Friends were due to be joining us for Christmas dinner at about 3:00 PM. We spent the morning quaffing some fizz – I pushed the celebratory boat out: 1.50€ a bottle) – whilst doing some preparations, like making a salsa for some tortilla chips. With time on our hands, we then had a midday wander down our mountainside into Jalón to see if anywhere would be open to sell us a coffee.
It was eerily quiet. It is SO pleasant to have Christmas downplayed. There were a handful of locals wandering about but hardly any of us foreigners. I suspect that most expats were either at or en route to their chosen restaurant for a lazy Christmas lunch out. Most establishments were locked up but we found what is rapidly becoming my favourite cafe open with tables out in the sun. I ordered dos cafes con leche y dos Soberanos, just to keep our merriment levels up.
Time for a word about Spanish brandies. My taste buds had notified me that all was not well with my last batch of 103 bottles (that’s the brand, not the quantity) I had taken home. It tasted different – slightly odd. I read the bottle: 30% alcohol by volume. Arghh! The market leader in Spain is Soberano and I checked a bottle in a supermarket: 30% by volume. Yikes! What’s happening? It appears that a health drive is kicking in and that the Spanish have intentionally reduced the alcohol content of their brandies – some, anyway. Now, look, I don’t drink them to get rat-arsed but I do want them to taste decent when I have a sip. The 103, formerly my preferred brand, is now verging on the unpleasant. Soberano seems to have been less affected but it just doesn’t feel right, somehow. I have found another brand, Carlos III, which s 36% by volume and therefore somewhat better but, oh dear me, this is an unwelcome turn up for the books.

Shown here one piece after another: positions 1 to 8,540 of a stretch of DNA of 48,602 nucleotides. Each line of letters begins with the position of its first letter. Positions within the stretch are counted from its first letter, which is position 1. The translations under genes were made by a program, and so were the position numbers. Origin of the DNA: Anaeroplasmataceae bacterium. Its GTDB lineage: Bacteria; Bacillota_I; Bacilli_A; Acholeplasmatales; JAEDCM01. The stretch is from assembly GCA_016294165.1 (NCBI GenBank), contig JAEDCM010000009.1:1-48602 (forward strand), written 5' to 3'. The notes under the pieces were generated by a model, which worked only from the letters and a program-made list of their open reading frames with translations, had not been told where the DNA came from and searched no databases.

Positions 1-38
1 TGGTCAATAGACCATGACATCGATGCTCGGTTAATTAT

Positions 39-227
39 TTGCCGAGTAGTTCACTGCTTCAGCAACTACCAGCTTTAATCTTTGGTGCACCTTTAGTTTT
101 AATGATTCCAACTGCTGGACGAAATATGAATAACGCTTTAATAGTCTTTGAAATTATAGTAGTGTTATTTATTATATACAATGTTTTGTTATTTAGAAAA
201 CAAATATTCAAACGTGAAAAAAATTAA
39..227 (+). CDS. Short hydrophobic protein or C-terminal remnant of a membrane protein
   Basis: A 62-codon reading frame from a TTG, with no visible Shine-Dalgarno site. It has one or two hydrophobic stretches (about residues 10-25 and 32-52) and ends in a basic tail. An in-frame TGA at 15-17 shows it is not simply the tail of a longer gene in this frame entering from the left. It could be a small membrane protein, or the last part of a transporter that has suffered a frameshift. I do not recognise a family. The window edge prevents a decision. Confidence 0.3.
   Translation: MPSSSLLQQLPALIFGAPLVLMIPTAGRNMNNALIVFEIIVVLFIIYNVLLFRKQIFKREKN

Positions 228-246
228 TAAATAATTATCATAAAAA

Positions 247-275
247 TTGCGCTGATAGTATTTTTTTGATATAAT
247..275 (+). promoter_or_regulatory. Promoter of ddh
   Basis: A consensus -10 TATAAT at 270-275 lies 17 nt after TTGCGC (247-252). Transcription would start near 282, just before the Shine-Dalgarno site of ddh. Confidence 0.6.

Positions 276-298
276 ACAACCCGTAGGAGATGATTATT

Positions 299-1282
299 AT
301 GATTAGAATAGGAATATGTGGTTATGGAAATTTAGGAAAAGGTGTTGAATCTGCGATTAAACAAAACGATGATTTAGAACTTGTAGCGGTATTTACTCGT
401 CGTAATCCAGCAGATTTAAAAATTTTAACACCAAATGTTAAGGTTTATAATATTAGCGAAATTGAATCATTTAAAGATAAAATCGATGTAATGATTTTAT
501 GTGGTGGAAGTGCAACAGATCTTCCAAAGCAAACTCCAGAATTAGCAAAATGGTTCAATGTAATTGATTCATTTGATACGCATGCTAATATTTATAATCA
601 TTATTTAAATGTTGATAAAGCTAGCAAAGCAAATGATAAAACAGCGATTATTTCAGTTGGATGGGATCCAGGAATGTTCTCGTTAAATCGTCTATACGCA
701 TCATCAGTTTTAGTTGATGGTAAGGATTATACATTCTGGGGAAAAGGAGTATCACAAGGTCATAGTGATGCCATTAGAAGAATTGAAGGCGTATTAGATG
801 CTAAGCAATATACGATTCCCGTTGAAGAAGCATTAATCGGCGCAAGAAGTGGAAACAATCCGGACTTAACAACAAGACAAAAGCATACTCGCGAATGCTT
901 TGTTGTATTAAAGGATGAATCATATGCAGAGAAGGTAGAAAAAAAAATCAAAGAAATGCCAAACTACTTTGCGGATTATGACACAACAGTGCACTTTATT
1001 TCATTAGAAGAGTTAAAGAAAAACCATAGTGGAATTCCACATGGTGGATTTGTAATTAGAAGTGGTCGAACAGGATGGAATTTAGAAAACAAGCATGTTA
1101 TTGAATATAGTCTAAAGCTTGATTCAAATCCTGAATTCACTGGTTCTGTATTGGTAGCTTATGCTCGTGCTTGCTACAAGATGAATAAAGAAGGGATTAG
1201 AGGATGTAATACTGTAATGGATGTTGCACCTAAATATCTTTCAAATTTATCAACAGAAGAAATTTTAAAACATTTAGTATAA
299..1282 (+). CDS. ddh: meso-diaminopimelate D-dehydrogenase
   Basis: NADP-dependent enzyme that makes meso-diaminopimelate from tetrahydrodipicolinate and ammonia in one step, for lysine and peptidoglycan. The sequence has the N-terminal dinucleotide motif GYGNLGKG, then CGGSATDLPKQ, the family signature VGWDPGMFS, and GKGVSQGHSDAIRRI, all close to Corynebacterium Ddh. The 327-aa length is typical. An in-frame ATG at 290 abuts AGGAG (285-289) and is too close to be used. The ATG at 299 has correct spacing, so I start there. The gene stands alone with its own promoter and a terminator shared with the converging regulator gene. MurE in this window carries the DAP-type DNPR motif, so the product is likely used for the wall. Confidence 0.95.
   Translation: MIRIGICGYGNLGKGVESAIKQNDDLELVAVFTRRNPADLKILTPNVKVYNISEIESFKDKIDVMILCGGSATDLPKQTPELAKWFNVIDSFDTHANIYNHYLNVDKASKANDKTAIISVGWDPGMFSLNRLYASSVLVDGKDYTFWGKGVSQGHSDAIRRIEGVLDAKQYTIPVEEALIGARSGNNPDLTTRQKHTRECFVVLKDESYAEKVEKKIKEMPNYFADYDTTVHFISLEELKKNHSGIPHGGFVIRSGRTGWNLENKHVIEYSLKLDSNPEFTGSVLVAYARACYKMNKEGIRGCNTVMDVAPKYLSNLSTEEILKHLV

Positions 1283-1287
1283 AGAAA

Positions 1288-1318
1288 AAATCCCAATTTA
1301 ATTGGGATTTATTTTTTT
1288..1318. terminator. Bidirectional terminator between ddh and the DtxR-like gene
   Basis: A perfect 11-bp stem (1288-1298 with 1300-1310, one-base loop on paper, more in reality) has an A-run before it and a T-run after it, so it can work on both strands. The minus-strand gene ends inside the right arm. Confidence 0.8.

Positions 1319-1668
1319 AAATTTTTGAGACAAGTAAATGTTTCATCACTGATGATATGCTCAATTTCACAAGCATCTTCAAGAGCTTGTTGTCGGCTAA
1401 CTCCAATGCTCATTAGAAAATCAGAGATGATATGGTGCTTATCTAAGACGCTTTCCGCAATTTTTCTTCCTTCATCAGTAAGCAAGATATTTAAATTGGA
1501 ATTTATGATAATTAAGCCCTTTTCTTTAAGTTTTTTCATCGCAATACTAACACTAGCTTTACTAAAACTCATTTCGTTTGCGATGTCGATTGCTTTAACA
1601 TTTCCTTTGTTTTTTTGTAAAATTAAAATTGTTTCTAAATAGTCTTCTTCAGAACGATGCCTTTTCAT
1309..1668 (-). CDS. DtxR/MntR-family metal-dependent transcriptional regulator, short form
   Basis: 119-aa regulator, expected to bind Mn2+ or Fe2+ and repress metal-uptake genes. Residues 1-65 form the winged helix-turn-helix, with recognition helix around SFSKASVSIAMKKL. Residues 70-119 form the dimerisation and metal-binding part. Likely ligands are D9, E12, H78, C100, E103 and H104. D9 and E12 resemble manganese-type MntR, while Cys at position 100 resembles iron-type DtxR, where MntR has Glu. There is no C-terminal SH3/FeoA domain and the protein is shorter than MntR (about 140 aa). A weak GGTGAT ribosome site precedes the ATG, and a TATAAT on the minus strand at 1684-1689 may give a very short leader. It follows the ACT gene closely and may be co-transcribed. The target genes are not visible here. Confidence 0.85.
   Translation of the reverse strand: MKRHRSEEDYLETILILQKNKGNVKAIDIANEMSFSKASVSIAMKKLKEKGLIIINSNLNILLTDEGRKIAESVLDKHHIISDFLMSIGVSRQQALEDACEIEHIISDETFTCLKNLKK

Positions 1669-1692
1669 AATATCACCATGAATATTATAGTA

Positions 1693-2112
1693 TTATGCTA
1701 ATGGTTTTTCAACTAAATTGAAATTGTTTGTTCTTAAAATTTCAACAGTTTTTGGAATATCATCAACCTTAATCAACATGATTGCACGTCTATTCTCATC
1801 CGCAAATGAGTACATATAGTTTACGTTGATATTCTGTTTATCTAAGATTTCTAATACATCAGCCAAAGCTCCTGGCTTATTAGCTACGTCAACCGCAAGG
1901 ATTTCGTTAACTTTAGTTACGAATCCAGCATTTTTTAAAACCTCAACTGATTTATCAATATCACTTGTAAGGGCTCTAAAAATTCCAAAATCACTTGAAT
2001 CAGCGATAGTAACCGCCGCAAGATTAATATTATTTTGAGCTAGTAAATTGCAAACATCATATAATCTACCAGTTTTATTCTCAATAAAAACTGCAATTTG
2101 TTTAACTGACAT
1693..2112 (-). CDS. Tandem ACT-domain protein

We finished our coffees and brandies and set off to wander back home, which is to say that we struggled, puffed and panted up the mountainside roads, some of which must approach gradients of 1 in 4.
Once I’d got my breath back, I turned the oven on and waited an eon for it to reach the indicated temperature of 150°C to begin cooking our medio cochinillo [half suckling pig] gently. I chose to use just the lower element within the oven – seemed right to me since I didn’t think I wanted direct heat radiating down from the top element on top of piglet. Fortunately we had the foresight to arm ourselves with a Heston Blumenthal oven thermometer which confirmed my fears; the oven had only struggled up to a meagre 125°C. I wound the dial up further and popped piglet into the oven.
Our fellow diners arrived. Gin and tonics were in order. Mercifully, the Bombay Gin I’d bought was not suffering from a sever attack of Spanish health and was still 40% by volume. I kept checking the oven. Every time I did so, I was enveloped in a cloud of steam. Will someone please tell me how an electric oven containing nothing but a dry piglet contrives to billow steam every time I opened the door? I tried moving piglet up and down in the oven, together with Heston’s oven thermometer, and got a face full of steam every time. For the final 30 minutes, I wacked the temperature up to 250°C on the dial; it actually struggled up to 200°C. Piglet browned nicely. What piglet did not do, presumably due to his sauna, was crisp up. Bloody Spanish ovens! Here he or she is – I’m not good at sexing roasted/steamed piglets. It was very tasty but we’d have preferred a nice mouthful or two of crispy, light piglet skin.
I’m batting 33% now. My first attempt at a medio cochinillo was brilliant; the last two have both failed to crisp up. I must investigate.
I hope you all enjoyed your Xmas stuffing. 😉